Nutkhut & Papa Penguin 2020 Partnership

Announcement ! Papa Penguin are proud to partner with award winning arts company Nutkhut. Lifelong creativity and curiosity are at the heart of the companies work. In 2020 we will share new ways in which to promote, encourage and nurture curiosity and creativity in the outdoors, between children and parents. We are very excited by this collaboration for 2020. Yash Puri, Founder of Papa Penguin

“Yash Puri is quiet simply, in his own quiet way, breaking down perceived, ingrained perceptions and just being. Nutkhut are proud to partner with Papa Penguin. We look forward to the opportunity to connect parents and children and encourage “fun”. He’s a pretty cool dhol drummer too! “ Ajay Chhabra – Nutkhut/London Mela, Ambassador – Mayor of London Cultural Leadership Board

Ajay Chhabra is the co-founder of award winning Nutkhut and Artistic Director of the London Mela, the largest outdoor event of its kind in the UK. As an actor, he has appeared on television, radio, film, theatre and in major outdoor live productions. Prior to working in the arts sector, he worked in senior management positions in the Hospitality and Tourism Sector.

Nutkhut is committed to learning. We welcome creative exchanges with learning organisations, young people and families.

For each of our projects we consider ways in which we can engage with families and young people beyond the notion of audience; involvement can occur at the creative ‘ideas’ stage, the production phase, the performance and touring stage and in follow-up workshops.

The Mela Partnership offers huge scope to create increasingly imaginative and surprising experiences for all audiences.

Mela (n) Sanskrit ‘to meet’, to ‘gather’, to ‘blend’… Mela’s bring people together and Mela’s make people happy!

Every year thousands of people across the country flock to these largescale festive events, to meet friends and family, to celebrate and to engage in cultural activity.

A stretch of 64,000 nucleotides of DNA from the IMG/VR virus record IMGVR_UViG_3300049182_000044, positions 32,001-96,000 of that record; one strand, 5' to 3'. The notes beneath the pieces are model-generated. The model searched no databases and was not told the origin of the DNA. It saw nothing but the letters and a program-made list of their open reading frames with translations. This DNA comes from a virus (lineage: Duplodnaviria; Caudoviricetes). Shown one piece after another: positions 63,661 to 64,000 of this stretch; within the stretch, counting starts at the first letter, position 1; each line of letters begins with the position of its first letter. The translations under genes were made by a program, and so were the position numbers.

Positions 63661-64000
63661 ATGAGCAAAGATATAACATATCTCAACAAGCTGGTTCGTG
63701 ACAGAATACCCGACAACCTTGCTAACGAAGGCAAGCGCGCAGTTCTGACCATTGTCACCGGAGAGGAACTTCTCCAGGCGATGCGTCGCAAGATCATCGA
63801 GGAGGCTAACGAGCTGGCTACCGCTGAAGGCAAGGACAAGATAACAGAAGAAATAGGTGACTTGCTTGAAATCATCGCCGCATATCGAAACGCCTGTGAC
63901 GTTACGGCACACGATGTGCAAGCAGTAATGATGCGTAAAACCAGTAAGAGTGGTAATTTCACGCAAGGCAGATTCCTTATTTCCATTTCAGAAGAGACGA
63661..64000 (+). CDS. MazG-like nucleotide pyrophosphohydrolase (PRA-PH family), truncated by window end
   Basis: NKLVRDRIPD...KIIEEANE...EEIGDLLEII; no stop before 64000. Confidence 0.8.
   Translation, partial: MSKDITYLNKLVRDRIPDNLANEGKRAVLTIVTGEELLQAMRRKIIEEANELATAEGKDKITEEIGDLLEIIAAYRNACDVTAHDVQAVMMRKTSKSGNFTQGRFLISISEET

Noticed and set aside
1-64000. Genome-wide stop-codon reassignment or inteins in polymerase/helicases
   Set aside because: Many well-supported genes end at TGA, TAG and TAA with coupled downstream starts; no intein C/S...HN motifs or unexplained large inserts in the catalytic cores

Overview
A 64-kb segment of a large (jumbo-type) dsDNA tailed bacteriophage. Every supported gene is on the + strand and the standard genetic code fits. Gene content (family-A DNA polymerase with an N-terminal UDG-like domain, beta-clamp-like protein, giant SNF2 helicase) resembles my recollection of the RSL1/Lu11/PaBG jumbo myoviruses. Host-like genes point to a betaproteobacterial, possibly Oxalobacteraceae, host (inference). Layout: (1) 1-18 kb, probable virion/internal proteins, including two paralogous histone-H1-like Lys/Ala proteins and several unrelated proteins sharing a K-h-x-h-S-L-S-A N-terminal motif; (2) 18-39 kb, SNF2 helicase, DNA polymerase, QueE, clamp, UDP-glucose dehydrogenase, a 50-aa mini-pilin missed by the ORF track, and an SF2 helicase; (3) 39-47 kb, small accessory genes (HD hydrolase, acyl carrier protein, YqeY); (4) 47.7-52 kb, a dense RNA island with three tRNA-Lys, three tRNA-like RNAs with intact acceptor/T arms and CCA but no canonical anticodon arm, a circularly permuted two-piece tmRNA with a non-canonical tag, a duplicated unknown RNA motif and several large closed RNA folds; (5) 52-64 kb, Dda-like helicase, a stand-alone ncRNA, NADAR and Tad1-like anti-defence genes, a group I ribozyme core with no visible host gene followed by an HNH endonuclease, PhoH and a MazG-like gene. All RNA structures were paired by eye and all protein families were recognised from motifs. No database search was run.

“So what’s all the fuss about”, a comment made by a funder, overheard by a volunteer, at the London Mela 2018.

 Mela’s first became visible in the UK, when the first generation of Asian immigrants came together. Those that arrived in the 1960’s, a generation later, in the late 1980’s, started to find the time, the resources and the passion to create Mela – a generation on, they continue to evolve.

“Mela clearly means something to many thousands of people and we are keen to understand what that is.”

a comment made by a sponsor who attended Manchester Mega Mela 2018

We connect to make these audiences visible, to promote and capture the data and to make and commission incredible shows for families and communities across the country and beyond.

Melas highlight the discoveries, delights and challenges of our shared cultural identity, they are a welcoming place in which different ethnic and cultural communities can come together.

We do this by working with artists, arts organisations, arts centres, CPP’s, local authorities, volunteers, local businesses, schools, colleges, families and communities.

Melas, have been part of the UK’s cultural landscape for over 30 years. They attract attendances of over 500,000 people a year, for many of whom the Mela may be the only arts event they visit.

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